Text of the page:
A push notification meaning or a push message is an asynchronous message typically sent from a server to a device instructing the device to perform some action.
A push message results in a notification being displayed on mobile devices even if the device is on standby, informing the users that new data is available. A very common use case for push notifications is chat: The messaging server will send a new chat message to the device, and if the user has the chat app open, the message will appear in the conversation. If the chat app is in the background, the device will show the user a notification instead. Device Notifications are strongly linked with push use cases since they allow applications to perform work in the background.
Push notifications are not limited to mobile devices. For example, browser based calendar and mail apps will send a notification to your browser to alert you that a new event or message is available.
The PubNub API will receive messages for any subscribed channel, but this is only possible if the application that needs to receive the message is running. As previously mentioned, mobile devices will restrict what an application can do in the background, so if the user is not interacting with your app when a PubNub message is received, you have two choices:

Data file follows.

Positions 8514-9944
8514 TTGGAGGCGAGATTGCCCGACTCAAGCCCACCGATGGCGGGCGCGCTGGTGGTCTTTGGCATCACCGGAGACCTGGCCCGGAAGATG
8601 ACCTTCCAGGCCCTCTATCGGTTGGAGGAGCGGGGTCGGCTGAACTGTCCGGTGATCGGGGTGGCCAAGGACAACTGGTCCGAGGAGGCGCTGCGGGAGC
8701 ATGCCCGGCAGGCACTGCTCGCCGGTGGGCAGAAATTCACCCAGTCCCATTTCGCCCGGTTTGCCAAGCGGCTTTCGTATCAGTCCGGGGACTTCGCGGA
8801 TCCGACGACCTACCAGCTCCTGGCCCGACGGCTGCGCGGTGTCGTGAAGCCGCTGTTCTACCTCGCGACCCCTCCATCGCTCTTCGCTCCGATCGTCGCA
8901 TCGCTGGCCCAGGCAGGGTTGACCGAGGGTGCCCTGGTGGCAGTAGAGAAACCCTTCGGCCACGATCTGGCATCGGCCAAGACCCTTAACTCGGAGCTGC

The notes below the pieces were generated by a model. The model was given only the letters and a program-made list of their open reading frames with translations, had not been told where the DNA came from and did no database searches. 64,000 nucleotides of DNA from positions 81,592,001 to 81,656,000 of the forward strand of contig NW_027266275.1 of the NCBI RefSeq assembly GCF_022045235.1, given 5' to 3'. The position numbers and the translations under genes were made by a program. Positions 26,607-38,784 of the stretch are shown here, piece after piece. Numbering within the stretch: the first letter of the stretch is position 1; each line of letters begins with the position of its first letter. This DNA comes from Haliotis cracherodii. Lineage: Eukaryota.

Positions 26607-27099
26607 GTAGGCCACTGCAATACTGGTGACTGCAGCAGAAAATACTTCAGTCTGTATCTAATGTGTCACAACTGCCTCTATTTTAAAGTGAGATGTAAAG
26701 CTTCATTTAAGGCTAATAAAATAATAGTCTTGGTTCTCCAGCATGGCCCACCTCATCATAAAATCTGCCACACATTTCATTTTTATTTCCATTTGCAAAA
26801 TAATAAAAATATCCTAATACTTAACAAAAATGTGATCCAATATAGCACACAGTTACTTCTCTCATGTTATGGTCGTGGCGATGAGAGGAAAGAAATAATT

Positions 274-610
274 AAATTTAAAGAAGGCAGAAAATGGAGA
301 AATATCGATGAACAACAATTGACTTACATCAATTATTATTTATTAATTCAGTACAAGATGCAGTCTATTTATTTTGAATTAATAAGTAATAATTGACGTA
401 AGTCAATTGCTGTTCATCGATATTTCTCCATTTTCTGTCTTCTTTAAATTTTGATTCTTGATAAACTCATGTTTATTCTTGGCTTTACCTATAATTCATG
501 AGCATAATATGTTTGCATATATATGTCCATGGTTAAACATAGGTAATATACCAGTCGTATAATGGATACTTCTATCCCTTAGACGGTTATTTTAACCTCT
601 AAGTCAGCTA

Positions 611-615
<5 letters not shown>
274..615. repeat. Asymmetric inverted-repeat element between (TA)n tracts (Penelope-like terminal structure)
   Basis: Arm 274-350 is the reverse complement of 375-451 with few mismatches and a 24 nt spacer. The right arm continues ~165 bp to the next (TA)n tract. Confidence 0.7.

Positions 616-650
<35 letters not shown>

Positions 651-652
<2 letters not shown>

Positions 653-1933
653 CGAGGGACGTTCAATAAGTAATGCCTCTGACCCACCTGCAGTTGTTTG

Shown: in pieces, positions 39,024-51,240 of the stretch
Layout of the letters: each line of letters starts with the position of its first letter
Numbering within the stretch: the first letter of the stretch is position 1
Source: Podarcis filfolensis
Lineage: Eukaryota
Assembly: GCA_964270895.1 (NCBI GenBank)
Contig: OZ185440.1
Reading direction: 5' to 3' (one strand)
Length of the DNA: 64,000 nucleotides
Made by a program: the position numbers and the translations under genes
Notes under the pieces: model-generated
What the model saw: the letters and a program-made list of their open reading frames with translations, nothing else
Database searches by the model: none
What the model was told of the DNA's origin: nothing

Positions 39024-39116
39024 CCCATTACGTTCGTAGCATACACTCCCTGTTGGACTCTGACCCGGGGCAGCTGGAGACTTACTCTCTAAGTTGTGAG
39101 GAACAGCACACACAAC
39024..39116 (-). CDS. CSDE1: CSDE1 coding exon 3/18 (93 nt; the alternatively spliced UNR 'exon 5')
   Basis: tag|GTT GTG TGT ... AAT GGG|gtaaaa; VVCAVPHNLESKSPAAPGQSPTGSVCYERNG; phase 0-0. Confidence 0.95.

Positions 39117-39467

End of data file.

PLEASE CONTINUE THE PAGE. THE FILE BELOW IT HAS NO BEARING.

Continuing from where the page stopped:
Use the message history feature to fetch ‘missed’ messages when the application returns to the foreground. This choice is less than ideal if the user needs to be alerted immediately when a message is received, for example, a chat message.
Use the mobile device’s push notification mechanism (either Apple’s APNS or Google’s FCM, depending on the device) to immediately inform the user that a new message is available, even if the app is not running.
The diagram below shows how PubNub messages are delivered as the payload of the mobile device’s native push messaging technology (APNS / FCM), ensuring messages are received on the device even if it is on standby.